Sickle cell anemia is characterized by the production of abnormal hemoglobin, which affects red blood cells and inhibits the transport of oxygen around the body, leading to severe anemia.
Normal red blood cells have a disc shape that makes them flexible and allows them to easily travel through the blood vessels to deliver oxygen. People with sickle cell disease produce an abnormal sticky hemoglobin that forms stiff rods, giving red blood cells the characteristic crescent or sickle shape.
Take this test to find out if you are a genetic carrier of sickle cell anemia and are at risk of passing the HbS variant to your children. Additional testing for other variants linked to sickle cell disease is also available.
Sickle cell anemia is caused by the HbS variant in the HBB gene. This gene provides instructions for the β-globin part of hemoglobin. The HbS variant results in a sticky hemoglobin, leading to rods forming, and changing the shape of the red blood cells.
Sickle cell anemia is an autosomal recessive disorder, meaning that generally an individual must inherit two copies of the HbS variant for symptoms to occur. People who inherit just one copy are usually unaffected, and are known as carriers of sickle cell anemia (or have the sickle cell trait).
Occasionally carriers may experience muscle pain or other health issues under certain conditions, such as intense exercise, overheating, and exercising at a high altitude.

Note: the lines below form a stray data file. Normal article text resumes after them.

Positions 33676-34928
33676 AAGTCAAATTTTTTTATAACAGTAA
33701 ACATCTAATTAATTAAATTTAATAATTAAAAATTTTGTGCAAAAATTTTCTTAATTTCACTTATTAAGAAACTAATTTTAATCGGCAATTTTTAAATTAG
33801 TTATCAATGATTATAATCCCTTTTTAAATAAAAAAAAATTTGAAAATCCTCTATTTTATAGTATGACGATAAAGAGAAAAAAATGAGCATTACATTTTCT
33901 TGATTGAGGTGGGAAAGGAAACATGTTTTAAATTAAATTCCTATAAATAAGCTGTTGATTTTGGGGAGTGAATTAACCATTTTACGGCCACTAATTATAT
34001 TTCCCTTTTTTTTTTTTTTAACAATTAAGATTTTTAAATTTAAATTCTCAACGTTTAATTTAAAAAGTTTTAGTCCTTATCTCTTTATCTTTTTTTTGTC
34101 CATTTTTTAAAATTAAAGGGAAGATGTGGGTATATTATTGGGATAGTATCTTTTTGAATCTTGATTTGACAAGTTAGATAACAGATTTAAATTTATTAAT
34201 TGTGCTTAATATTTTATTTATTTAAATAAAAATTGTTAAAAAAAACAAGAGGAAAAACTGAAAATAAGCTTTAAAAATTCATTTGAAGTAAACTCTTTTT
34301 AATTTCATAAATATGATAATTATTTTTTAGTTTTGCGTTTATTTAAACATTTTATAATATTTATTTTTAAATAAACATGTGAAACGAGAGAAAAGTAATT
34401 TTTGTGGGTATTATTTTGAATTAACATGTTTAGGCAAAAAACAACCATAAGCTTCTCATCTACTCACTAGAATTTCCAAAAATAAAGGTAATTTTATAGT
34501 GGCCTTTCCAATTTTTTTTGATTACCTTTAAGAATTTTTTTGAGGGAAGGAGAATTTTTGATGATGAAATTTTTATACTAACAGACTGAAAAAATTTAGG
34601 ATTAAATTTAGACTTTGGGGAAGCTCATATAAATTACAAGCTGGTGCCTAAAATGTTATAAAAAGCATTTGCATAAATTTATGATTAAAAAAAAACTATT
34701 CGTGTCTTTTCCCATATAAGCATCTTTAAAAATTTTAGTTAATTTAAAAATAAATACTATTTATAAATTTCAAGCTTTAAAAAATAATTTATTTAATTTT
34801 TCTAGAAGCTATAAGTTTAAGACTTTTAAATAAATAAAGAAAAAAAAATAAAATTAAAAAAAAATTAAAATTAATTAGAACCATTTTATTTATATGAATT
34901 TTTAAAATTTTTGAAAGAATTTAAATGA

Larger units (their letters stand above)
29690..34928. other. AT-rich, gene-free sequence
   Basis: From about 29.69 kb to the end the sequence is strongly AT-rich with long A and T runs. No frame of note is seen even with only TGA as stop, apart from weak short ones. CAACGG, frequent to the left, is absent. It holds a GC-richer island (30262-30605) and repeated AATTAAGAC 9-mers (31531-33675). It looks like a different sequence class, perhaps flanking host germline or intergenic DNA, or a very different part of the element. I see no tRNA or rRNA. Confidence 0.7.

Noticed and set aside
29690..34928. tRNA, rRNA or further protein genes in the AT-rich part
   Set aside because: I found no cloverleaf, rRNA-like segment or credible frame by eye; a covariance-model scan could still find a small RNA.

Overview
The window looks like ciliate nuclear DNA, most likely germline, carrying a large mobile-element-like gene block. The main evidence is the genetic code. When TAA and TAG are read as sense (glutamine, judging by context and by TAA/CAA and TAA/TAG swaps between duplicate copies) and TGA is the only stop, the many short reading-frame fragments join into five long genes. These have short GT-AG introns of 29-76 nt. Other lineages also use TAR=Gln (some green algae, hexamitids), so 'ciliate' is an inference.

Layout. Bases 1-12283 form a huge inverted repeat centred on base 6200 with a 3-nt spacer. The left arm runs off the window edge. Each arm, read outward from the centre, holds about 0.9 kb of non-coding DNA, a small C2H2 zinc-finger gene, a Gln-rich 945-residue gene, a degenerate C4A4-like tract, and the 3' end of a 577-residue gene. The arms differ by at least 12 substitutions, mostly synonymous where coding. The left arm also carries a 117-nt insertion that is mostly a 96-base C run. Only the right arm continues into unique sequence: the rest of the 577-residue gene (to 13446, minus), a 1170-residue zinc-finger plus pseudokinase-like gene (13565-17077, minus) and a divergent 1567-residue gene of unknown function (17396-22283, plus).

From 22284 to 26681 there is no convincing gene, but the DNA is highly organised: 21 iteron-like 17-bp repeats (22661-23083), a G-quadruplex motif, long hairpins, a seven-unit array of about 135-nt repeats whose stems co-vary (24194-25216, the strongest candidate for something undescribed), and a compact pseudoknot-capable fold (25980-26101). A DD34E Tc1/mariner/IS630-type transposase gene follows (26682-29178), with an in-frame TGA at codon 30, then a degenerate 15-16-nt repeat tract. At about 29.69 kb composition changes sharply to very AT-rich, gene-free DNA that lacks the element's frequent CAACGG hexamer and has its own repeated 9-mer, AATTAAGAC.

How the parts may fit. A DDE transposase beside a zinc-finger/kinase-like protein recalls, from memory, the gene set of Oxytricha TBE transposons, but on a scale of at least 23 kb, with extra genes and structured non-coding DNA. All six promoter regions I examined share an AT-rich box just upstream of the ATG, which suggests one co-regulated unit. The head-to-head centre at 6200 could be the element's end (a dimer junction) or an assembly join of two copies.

This test detects the HbS variant in the HBB gene which causes sickle cell anemia. The HbS variant is more common in areas of high malaria incidence, particularly in West Africa (1 in 4 people carry an HbS variant) and those of Afro-Caribbean descent (1 in 10).
Understanding your carrier status for this variant will help you understand the risk of passing it to your children.
- Sickle-shaped red blood cells
- Hand-foot syndrome (swelling of hands and feet due to reduced circulation)
- Anemia causing fatigue, weakness, delayed growth, and jaundice
- Vaso-occlusive episodes and pain crises
- Vision problems
- Frequent infections due to damage in the spleen
- High blood pressure in the blood vessels that supply the lungs (which can lead to heart failure)
- Gallstones from the increased breakdown of red
How It Works
Step 1: Sign up for a free DNA Access account.
Step 2: Upload your DNA markers to DNA Access.
Step 3: Log in to your account to access your results when they are ready.